- What to see
- How to get here
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- Town history
Sayalonga is a village in La Axarquia region, Moorish in its layout, with narrow streets and white houses. It is a perfect place to spend some peaceful days and discover its culture and beautiful landscapes:
The village is home to one of the most intriguing cemeteries in the Malaga province and fascinating examples of religious architecture. Each May, Sayalonga also holds a celebration in honour of one of its most typical produce: the loquat fruit.
SOME THINGS NOT TO BE MISSED WHEN IN SAYALONGA
The Santa Catalina Church was built on top of an old mosque in the 16th century. It has two naves divided by rounded arches. The main nave has a Mudejar framework, while the other one contains a shrine of the Virgen del Rosario (Our Lady of the Rosary), dating back from the 17th century. From outside, you can see its octagonal tower and, separated from the church, the San Antón chapel.
Next to the church is the San Cayetano shrine, also built in the 16th century. Inside, you will be marvelled by the impressive 18th century sculpture.
One of the most remarkable places in this village of La Axarquia is the circular-shaped cemetery. Its design is in fact octagonal, which, together with the domed structure of the niches, gives it a very unusual appearance. To help people get to know of its origins, the cemetery has its own Visitor Centre. Some theories not yet confirmed suggest that it is of Masonic origin.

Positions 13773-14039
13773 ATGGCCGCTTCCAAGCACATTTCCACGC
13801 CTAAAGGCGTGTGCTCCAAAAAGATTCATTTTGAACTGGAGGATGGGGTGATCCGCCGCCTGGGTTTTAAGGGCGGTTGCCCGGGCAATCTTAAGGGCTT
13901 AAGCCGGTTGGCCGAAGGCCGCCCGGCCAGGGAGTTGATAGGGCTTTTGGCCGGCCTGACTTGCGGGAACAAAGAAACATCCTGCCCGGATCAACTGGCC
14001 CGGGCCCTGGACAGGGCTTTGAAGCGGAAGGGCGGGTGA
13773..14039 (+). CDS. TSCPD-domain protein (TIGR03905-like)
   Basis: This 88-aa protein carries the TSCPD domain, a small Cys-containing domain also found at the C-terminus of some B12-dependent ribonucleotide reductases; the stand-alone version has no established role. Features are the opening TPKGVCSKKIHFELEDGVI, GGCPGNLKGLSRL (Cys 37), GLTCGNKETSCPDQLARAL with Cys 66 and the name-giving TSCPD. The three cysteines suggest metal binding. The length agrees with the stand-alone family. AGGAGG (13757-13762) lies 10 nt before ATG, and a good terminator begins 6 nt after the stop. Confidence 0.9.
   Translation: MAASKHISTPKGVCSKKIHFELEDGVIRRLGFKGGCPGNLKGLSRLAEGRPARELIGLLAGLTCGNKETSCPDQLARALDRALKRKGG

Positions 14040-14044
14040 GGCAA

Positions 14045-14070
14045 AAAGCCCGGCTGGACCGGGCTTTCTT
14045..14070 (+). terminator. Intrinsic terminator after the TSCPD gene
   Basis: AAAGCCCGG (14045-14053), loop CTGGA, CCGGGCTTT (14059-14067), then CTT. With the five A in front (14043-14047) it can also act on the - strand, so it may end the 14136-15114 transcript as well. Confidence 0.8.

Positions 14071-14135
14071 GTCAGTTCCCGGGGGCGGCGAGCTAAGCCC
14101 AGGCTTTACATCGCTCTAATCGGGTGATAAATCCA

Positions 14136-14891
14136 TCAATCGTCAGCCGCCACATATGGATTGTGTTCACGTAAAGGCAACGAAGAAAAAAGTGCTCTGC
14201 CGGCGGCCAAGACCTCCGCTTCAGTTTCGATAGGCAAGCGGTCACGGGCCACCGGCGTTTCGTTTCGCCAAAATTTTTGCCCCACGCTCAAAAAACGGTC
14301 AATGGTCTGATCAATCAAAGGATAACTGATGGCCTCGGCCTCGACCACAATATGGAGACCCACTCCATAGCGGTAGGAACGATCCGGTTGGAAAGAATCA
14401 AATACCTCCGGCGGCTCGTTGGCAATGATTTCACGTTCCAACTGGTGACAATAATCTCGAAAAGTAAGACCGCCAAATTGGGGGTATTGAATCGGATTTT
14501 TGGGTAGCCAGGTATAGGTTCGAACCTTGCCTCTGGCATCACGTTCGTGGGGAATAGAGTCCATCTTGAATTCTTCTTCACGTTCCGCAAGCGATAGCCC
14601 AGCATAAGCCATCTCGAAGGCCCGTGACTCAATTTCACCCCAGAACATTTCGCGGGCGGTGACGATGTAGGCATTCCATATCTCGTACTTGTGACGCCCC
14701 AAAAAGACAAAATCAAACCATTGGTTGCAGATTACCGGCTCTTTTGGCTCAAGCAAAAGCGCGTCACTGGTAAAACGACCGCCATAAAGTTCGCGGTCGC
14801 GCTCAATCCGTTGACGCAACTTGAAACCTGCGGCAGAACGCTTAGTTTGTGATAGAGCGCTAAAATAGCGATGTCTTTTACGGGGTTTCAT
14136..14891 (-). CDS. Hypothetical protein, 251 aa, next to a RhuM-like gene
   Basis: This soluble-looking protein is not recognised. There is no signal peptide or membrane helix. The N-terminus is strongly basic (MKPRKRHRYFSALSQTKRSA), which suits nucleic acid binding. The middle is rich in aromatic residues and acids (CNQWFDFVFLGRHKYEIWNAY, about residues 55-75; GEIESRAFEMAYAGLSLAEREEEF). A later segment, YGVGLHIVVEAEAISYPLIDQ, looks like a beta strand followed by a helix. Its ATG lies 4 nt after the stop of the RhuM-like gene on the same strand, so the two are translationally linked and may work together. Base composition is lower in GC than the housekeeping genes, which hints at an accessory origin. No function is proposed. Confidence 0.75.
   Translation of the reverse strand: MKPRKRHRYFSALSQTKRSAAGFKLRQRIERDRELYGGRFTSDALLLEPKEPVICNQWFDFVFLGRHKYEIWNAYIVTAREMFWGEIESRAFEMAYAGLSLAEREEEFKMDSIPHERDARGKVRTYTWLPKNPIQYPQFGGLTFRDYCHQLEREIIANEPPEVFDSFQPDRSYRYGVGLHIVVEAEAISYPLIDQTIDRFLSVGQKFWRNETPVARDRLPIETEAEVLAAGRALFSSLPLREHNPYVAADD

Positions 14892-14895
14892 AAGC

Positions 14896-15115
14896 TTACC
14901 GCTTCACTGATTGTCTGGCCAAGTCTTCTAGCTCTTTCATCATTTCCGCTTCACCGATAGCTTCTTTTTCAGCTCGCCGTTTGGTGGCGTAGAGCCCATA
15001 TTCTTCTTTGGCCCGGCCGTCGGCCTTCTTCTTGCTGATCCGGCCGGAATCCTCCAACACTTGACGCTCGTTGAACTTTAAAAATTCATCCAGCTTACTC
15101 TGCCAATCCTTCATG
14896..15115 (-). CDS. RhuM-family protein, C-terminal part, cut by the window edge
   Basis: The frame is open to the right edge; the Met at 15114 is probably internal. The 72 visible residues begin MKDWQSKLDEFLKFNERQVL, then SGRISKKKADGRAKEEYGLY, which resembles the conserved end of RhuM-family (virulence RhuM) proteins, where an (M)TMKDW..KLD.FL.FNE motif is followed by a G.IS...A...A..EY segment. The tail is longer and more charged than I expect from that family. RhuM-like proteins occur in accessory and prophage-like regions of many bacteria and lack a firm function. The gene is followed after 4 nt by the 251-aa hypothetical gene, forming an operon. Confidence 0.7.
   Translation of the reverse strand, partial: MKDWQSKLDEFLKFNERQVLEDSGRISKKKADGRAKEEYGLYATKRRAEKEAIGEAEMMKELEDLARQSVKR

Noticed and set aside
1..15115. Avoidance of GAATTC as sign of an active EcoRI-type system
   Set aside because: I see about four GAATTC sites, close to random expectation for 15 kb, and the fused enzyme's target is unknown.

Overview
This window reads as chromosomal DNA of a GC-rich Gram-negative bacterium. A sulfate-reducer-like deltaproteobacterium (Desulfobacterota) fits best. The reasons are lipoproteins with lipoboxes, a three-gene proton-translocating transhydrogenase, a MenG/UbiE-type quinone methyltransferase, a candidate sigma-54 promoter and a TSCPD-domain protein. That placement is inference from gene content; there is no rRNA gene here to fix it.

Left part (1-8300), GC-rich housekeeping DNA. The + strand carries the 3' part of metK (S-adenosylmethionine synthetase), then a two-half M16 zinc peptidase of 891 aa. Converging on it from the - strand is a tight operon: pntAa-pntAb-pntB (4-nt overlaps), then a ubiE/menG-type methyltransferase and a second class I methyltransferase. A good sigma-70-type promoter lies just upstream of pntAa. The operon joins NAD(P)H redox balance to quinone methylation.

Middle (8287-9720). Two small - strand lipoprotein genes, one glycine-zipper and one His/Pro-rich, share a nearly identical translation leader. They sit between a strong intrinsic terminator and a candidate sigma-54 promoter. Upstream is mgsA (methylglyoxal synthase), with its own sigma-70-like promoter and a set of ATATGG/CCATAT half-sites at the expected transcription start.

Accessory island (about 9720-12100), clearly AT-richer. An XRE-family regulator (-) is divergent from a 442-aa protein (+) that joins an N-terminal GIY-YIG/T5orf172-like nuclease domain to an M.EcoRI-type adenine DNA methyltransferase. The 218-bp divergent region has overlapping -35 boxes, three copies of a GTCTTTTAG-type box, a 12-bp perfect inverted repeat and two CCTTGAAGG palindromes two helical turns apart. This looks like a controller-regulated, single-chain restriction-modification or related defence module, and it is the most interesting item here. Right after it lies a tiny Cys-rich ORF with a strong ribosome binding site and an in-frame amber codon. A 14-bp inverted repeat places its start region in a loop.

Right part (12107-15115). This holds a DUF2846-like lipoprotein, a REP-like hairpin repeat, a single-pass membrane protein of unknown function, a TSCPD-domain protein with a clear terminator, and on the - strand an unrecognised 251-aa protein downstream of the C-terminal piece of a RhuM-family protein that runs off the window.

Another example of Sayalonga´s religious architecture is the Mudejar-style San Pedro church, situated in the adjoining village of Corumbela. The church has one single nave covered by a coffered ceiling. The minaret of the mosque on top of which it was built has been preserved and converted into a bell tower.
Also worth a visit are the Moorish Museum of Sayalonga and the fountain of Cid, which it is believed that Rodrigo Díaz himself drank water from. Also, near the Plaza de la Constitución, is the Alcuza street, the narrowest street in La Axarquia.
Sayalonga is about 48 kilometres away from Málaga, and the trip takes barely 45 minutes by car. From Avenida de Guerrero Strachan, take the E-15 and get off exit 277. Then, continue on the A- 7206 to Sayalonga.
Sayalonga has three routes which cover the most interesting spots in the town. The first trail leads to the Lomas de Méndez, where you have fabulous views of the coast. The second connects Sayalonga with the smaller village of Corumbela and runs through the surrounding areas of the Sayalonga river. The third leads up to the Arabic cistern of Batahiz and La Piedra de los Metales de Méndez (Stone of the Mendez Metals).
The lookout point of the cemetery, situated in the outskirts of the town, is another ideal place to gaze down over Sayalonga´s surrounding landscapes. It offers exceptional panoramic views of the Almijara mountain range, the Bentomiz mountain and Corumbela.
Loquat Day is the main event hosted by Sayalonga throughout the year. It is celebrated in May and has been declared to be of National Tourist Interest in Andalusia and Uniqueness in the Malaga Province. The festival provides the perfect excuse to taste the region"s typical produce like the wine. Although, the day"s protagonists are unarguably the loquat fruit and its by-products.